Given that translation costs can run into the thousands of dollars, applicants exercising this strategy can realize significant savings, albeit in narrow country combinations. Especially in today’s economic climate, every little bit counts!
Nearly all applicants pursuing international patent protection are aware of the importance of choosing a competent foreign agent, but often do not know exactly what factors to look for when selecting one.
Some applicants simply rely on the network of agents currently retained by their domestic counsel. However, this strategy can be hit-or-miss and is often as much based on indirect benefits to the domestic law firm (e.g. reciprocity) as on what’s best for the applicant.
Based on my experience, here are some of the criteria I believe applicants should look for in choosing or evaluating their foreign agents.
• Ability to communicate effectively in English. Patent law is complicated enough. No need to make things worse by speaking with someone less than proficient in English.
• Experience in a broad range of industrial fields. You certainly don’t want someone with an electrical engineering background prosecuting your pharmaceutical application.
• Ability to forward communications from their local patent office to the client in a timely manner, and diarize any deadlines. Few things frustrate patent attorneys more than receiving a foreign office action, and finding that the first month out of a 4-month period for response has already lapsed.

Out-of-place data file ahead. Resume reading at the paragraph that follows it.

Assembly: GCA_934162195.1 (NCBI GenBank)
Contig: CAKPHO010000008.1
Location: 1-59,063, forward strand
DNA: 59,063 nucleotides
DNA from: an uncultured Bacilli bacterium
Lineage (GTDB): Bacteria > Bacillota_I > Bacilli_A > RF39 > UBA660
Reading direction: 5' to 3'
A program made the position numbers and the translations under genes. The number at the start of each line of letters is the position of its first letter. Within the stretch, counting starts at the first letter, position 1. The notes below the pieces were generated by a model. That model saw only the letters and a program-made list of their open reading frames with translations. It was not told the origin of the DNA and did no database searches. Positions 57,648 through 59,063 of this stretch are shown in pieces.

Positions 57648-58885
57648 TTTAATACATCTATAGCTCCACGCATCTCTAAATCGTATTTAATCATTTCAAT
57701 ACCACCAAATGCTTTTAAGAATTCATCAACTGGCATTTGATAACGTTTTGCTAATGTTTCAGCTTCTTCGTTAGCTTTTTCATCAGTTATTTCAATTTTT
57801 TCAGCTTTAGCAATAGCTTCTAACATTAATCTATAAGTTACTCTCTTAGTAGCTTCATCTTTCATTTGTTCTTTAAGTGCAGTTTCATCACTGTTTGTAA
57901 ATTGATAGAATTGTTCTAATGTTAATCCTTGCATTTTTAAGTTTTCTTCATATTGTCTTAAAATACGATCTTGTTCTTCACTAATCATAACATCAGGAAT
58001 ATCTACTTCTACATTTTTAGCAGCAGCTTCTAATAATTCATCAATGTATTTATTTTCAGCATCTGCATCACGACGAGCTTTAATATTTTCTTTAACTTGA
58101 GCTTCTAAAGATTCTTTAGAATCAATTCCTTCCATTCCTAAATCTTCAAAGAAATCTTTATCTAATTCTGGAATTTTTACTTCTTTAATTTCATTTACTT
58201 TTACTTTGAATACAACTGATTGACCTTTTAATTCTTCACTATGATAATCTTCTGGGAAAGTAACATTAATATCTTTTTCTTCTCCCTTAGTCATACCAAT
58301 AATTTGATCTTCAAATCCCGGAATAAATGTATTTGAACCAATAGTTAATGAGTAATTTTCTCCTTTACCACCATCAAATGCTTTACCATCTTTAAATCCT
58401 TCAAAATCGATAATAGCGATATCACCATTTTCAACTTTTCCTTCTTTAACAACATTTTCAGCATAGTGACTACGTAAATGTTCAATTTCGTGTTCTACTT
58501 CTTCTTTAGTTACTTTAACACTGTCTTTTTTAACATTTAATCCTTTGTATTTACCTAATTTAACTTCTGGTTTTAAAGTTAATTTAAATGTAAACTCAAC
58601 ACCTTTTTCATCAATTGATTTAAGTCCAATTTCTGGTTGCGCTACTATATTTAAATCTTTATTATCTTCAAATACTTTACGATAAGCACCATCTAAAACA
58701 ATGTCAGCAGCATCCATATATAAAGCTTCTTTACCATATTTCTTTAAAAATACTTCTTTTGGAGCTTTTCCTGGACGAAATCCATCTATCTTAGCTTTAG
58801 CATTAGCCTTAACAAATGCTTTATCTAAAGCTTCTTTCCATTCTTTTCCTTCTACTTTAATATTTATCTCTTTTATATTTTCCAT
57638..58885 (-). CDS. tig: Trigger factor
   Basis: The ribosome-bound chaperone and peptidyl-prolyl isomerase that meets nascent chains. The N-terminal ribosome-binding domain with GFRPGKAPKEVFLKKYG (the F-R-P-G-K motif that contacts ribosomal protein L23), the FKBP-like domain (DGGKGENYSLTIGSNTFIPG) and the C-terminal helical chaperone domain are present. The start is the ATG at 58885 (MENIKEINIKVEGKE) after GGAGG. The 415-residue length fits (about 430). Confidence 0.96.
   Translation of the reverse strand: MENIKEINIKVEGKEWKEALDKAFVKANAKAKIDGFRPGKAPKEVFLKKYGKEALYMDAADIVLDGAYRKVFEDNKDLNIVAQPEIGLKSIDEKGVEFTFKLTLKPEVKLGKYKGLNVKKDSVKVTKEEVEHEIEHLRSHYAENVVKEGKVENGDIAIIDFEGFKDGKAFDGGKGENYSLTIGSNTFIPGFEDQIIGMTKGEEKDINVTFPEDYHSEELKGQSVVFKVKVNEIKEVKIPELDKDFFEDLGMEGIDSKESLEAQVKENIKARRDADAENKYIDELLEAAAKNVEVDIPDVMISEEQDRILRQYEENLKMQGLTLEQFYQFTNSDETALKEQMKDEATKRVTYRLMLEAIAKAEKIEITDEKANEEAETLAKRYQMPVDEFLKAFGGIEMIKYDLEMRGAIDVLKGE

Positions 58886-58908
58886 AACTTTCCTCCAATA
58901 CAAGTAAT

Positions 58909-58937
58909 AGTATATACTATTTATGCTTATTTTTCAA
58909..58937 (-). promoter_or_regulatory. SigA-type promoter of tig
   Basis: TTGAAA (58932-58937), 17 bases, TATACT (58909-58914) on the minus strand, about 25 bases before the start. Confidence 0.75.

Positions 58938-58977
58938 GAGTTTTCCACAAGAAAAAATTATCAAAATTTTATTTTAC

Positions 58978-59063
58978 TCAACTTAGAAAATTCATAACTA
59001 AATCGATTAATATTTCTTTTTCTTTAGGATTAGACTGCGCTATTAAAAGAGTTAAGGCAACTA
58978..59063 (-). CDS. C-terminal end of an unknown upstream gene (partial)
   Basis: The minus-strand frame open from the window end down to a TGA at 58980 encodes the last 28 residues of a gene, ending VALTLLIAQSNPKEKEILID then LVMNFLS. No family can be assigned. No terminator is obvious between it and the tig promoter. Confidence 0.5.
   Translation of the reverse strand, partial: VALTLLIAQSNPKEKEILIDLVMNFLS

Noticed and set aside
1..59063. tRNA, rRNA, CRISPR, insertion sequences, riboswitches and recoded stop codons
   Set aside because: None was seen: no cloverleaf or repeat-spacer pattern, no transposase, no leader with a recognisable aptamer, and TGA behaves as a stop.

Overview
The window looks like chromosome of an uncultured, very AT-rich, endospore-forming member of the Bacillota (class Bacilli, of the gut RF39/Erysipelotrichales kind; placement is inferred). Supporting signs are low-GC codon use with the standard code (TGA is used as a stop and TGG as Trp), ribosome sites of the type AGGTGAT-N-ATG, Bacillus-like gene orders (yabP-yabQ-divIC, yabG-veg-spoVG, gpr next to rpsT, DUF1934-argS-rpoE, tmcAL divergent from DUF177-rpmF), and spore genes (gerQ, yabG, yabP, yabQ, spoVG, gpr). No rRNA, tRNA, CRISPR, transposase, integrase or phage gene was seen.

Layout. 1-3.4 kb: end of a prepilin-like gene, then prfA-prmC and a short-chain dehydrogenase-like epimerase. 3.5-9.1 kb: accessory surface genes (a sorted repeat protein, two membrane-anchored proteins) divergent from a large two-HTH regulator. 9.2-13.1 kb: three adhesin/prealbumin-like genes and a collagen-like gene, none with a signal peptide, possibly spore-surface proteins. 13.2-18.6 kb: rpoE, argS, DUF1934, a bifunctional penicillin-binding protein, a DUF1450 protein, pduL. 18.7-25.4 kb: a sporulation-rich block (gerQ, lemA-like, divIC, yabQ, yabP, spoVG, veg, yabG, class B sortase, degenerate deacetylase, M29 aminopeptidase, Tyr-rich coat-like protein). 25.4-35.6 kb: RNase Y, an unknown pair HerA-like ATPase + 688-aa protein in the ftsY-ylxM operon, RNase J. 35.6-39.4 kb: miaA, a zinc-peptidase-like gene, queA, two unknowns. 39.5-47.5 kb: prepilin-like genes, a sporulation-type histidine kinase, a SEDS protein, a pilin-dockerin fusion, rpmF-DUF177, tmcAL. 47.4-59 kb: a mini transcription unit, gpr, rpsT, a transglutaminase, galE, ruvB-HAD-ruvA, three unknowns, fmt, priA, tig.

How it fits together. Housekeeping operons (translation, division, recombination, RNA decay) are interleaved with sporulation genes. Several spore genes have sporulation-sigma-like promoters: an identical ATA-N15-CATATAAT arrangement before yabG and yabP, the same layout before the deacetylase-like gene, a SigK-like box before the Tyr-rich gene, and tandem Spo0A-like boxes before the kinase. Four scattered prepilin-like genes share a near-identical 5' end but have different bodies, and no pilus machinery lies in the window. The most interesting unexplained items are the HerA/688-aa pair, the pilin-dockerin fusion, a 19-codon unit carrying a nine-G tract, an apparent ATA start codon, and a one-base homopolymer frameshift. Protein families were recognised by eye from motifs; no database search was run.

• Expert translations of foreign documents into English. Incoherent translations require a call to the foreign agent for clarification. And then you’re likely to run into the problem discussed in the first bullet point.
• Ability to receive instructions and lodge a response in accordance with those instructions. Applicants need to make sure foreign agents understand their prosecution strategy and follow it.
• Ability to advise on any idiosyncrasies of the local jurisdiction. Many U.S. practitioners are unaware of the nuances of patent law in foreign jurisdictions. A good foreign agent will modify applicant’s instructions so they make sense in their local patent office.
These certainly are not the only factors one should look at when searching for an agent to represent their invention in a foreign jurisdiction. However, we’ve found that those agents who do satisfy all these criteria contribute immensely in minimizing any potential snags that may pop up during prosecution.
Separately, see this older post for tips to minimize costs when instructing patent attorneys.